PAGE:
Cyrano is famous as the title character of French writer Edmond Rostand’s 1897 play Cyrano de Bergerac. The name may come from Cyrene, the Latinized name of Ancient Greek city Kyrene (now in Libya), which was named after Queen Kyrene of Thessaly. It ultimately means “sovereign queen.” Rostand’s character is based on a real person, 17th century satirist Savinien Cyrano de Bergerac.

Dorian was created by Oscar Wilde for his 1891 novel The Picture of Dorian Gray, derived either from Ancient Greek tribe the Dorians or Irish surname Doran (descendant of Deoradhán). The name Deoradhán in turn means “wanderer, exile.”

Ebenezer means “stone of help” in Hebrew. This is used as a place name in the Bible, but most famously used as a person’s name in Charles Dickens’s 1843 novel A Christmas Carol. This is also the real name of next-oldest child Ben Pepper in Margaret Sidney’s Five Little Peppers series. Ms. Sidney used a lot of strange or pretentious names.

Amato as Cyrano de Bergerac, 1910

Etzel is a character in the great Medieval German saga Die Nibelungenlied. It’s a form of Attila, as Etzel is a fictionalised version of Attila the Hun. The name may mean “little father,” from Gothic root atta (father) and a diminutive suffix.

Figaro was created by French playwright Pierre-Augustin Caron de Beaumarchais for the protagonist of his plays The Barber of Seville (1775), The Marriage of Figaro (1784), and The Guilty Mother (1792). The name may be derived from the French phrase fils Caron, son of Caron (the playwright’s nickname).

Florimond is the name of the prince in some versions of Sleeping Beauty. It possibly derives from Latin florens (flourishing, prosperous) and Ancient Germanic mund (protection).

Female names of literary origin, G-M

I belatedly realised I left out three names in the first post in this series:

Daiva was created by Lithuanian writer Vydūnas and possibly based on a Sanskrit word meaning “destiny.”

Dalma was created by Hungarian poet Mihály Vörösmarty for his 1825 epic poem Zalán Futása. Though the original Dalma was male, later writers used it for female characters.

Etelka was created by Hungarian writer András Dugonics for the protagonist of his 1788 novel of the same name. It’s derived from male name Etele, which is possibly a form of Attila (little father).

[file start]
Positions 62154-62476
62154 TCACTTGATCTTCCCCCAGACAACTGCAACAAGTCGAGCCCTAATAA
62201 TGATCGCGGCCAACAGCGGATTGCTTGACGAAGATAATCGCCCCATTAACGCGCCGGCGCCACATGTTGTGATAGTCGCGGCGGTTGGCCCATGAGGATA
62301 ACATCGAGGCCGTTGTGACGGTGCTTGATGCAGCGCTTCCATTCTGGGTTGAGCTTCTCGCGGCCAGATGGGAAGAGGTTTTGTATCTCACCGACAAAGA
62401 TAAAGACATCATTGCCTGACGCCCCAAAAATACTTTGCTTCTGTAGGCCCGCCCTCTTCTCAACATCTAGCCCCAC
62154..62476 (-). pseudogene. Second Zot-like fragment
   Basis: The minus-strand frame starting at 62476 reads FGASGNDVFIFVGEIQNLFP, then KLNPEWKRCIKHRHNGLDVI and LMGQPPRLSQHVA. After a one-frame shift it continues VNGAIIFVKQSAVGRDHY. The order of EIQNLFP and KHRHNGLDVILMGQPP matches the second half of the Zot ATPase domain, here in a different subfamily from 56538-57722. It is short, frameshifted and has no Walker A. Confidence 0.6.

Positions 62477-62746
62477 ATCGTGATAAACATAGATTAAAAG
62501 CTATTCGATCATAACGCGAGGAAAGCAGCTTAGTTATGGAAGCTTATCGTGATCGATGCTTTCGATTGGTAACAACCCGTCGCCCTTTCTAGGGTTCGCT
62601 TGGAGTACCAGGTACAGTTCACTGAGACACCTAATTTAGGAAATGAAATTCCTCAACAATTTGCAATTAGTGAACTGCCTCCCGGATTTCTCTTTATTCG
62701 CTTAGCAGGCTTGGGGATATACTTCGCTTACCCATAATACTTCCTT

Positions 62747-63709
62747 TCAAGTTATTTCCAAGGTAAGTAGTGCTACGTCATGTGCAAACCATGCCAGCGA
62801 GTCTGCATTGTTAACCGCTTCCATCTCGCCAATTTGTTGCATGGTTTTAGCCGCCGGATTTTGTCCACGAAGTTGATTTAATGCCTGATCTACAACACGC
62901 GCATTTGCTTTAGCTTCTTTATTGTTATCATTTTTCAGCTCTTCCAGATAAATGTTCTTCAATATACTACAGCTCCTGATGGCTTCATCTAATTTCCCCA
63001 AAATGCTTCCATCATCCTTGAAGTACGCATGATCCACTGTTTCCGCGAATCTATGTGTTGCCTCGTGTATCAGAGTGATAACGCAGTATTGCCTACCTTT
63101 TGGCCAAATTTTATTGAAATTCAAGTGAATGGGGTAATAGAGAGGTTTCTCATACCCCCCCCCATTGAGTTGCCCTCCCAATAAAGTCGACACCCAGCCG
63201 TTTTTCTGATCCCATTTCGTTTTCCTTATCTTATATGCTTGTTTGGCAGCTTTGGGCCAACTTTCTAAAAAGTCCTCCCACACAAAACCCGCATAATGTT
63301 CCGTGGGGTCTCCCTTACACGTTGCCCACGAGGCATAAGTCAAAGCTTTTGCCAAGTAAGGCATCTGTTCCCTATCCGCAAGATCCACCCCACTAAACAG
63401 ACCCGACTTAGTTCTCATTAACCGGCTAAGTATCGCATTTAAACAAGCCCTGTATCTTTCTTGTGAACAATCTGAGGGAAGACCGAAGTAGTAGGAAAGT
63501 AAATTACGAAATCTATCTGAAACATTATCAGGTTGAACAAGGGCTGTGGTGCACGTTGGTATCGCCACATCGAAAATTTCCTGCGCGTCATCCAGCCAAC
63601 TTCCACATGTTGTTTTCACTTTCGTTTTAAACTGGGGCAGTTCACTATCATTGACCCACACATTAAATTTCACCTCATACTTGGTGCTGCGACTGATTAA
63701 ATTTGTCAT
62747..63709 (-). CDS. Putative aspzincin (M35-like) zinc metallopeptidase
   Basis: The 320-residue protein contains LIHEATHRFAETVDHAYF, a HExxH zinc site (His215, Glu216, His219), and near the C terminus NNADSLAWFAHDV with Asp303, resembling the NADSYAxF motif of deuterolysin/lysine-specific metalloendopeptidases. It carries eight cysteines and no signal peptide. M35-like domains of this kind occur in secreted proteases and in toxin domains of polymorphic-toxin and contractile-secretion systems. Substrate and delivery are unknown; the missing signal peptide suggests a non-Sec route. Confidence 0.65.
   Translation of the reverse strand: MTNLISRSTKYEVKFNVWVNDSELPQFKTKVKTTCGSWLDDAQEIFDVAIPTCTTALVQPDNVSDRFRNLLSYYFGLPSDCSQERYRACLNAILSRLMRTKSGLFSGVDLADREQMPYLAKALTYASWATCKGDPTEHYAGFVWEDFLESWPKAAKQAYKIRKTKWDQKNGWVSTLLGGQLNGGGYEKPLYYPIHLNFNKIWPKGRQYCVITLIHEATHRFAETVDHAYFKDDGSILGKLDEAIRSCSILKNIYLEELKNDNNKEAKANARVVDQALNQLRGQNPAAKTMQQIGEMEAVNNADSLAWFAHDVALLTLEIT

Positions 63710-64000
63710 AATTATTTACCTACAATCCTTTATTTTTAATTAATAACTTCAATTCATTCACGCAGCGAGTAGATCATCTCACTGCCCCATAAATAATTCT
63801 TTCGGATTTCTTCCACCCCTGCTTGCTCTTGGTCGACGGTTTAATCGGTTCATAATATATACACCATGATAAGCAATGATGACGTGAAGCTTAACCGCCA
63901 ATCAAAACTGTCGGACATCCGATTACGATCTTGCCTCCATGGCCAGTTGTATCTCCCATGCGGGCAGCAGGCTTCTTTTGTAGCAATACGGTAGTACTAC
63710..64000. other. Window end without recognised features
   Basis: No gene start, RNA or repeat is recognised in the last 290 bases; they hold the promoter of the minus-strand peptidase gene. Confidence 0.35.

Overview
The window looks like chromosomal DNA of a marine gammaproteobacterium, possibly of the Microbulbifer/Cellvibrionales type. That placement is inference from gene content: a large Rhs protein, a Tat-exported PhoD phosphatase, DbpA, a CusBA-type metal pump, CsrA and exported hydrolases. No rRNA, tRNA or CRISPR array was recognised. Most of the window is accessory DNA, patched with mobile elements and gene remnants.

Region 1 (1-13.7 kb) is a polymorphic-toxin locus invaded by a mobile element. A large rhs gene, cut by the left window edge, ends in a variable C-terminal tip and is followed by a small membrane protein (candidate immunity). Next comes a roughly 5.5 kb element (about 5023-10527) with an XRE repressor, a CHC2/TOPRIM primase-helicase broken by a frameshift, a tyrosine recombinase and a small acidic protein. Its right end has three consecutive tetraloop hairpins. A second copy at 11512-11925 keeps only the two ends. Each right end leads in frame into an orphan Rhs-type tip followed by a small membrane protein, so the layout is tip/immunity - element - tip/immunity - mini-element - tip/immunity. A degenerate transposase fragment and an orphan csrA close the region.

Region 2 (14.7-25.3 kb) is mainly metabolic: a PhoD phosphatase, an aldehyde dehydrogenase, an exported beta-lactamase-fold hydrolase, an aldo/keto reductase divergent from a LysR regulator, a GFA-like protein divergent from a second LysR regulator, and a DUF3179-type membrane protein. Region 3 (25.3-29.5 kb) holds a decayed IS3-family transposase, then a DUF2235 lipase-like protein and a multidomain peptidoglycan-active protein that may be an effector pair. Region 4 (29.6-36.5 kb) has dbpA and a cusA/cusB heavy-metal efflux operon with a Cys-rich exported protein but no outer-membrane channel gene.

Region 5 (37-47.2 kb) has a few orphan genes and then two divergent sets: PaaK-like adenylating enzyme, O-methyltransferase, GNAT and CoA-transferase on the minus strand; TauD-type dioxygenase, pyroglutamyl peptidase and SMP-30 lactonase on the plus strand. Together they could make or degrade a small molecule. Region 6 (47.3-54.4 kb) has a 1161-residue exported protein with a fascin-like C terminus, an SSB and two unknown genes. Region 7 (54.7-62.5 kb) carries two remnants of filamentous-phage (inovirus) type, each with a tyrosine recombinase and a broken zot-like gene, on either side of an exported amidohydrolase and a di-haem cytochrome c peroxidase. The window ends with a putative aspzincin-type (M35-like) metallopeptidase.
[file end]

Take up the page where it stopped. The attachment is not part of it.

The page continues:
Image of Jessica, from The Graphic Gallery of Shakespeare’s Heroines, 1896, by Luke Fildes

Gloriana is the title character of Edmund Spenser’s 1590 epic poem The Faerie Queene, an allegory of Queen Elizabeth I. It’s an elaborated form of the Latin word gloria (glory).

Grażyna means “beautiful” in Lithuanian. It was created by great Polish poet Adam Mickiewicz for the title character of an 1823 poem.

Gyneth is King Arthur’s daughter in Sir Walter Scott’s 1813 poem The Bridal of Triermain. It’s possibly a variation of Welsh name Gwyneth, either from Gwynedd (the name of a region in Wales, perhaps derived from Old Welsh name Cunedda) or the word gwyn (fair, blessed, white).

Haidee was created by Lord Byron for a character in the 1819 poem Don Juan, possibly derived from Greek word aidoios (reverent, modest).

Imogen is a princess in Shakespeare’s 1609 play Cymbeline, based on legendary character Innogen, which in turn is probably derived from Gaelic inghean (maiden). Her name was misprinted and never corrected.

Janice is an elaborated form of Jane created by Paul Leicester Ford for his 1899 novel Janice Meredith.

Jessica was created by Shakespeare for Shylock’s apostate daughter in The Merchant of Venice (1596), probably based on Biblical name Yiskah (to behold).

Jolánka is the protagonist of Hungarian writer András Dugonics’s 1803 novel Jólánka, Etelkának Leánya. It may have come from jóleán (good girl) or Yolanda (violet).

Juliet is an Anglicized form of respectively French and Italian nicknames Juliette and Giulietta. It was first used in Shakespeare’s Romeo and Juliet (1596).

Kinscő was created by Hungarian writer Mór Jokai in 1872’s The Novel of the Next Century, derived from kincs (treasure).

Lalage is a character in one of Roman poet Horace’s odes, derived from Greek lalageo (to prattle, babble).

Lalla is the protagonist of Thomas Moore’s 1817 poem Lalla Rookh, derived from Persian laleh (tulip).

Layla means “night” in Arabic, and was used in 7th century romantic poems. The variation Leila was used in several of Lord Byron’s poems.

Loredana is a character in French writer George Sand’s 1833 novel Mattea, possibly based on Venetian surname Loredan and ultimately place name Loreo.

Lorna was created by R.D. Blackmore for his 1869 novel Lorna Doone, based on Scottish place name Lorne and possibly ultimately legendary king Loarn mac Eirc of Dál Riata.